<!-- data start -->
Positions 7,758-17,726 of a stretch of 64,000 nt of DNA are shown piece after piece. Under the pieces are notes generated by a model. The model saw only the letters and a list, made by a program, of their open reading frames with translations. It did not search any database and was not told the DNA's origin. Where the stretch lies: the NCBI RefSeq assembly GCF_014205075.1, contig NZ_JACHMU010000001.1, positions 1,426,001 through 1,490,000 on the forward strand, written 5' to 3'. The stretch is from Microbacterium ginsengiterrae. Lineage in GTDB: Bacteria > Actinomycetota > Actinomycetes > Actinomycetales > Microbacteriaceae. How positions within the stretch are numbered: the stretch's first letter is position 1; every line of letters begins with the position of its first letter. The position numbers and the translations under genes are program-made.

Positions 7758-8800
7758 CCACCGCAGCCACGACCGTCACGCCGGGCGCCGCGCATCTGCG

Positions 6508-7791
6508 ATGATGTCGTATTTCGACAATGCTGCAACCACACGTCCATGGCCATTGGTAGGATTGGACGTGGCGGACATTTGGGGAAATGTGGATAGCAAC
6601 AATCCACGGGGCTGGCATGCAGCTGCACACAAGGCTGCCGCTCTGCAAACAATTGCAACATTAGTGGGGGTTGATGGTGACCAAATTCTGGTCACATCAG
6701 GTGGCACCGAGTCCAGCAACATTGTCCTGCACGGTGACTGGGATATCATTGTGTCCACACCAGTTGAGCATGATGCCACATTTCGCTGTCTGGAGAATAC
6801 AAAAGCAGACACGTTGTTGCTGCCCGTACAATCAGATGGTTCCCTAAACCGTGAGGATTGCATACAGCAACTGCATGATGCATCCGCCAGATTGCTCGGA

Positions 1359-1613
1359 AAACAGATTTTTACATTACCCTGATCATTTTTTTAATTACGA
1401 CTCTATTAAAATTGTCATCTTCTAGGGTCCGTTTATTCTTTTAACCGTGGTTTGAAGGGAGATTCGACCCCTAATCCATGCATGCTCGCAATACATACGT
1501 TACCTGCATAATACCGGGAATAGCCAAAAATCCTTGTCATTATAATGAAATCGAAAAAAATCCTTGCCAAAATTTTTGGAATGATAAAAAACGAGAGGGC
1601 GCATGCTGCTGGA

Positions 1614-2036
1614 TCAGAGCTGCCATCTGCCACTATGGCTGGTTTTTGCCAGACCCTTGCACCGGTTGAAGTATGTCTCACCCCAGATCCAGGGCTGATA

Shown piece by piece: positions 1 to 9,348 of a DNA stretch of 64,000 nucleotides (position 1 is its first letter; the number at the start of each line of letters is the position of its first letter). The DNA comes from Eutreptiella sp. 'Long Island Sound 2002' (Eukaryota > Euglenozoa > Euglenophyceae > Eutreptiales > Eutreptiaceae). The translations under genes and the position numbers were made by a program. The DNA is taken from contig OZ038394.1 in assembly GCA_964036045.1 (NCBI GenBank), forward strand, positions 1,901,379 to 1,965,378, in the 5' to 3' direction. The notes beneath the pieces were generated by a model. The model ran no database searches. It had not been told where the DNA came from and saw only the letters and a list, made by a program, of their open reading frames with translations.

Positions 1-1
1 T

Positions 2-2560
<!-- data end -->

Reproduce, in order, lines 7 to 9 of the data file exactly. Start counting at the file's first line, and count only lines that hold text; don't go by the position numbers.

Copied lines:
6701 GTGGCACCGAGTCCAGCAACATTGTCCTGCACGGTGACTGGGATATCATTGTGTCCACACCAGTTGAGCATGATGCCACATTTCGCTGTCTGGAGAATAC
6801 AAAAGCAGACACGTTGTTGCTGCCCGTACAATCAGATGGTTCCCTAAACCGTGAGGATTGCATACAGCAACTGCATGATGCATCCGCCAGATTGCTCGGA

Positions 1359-1613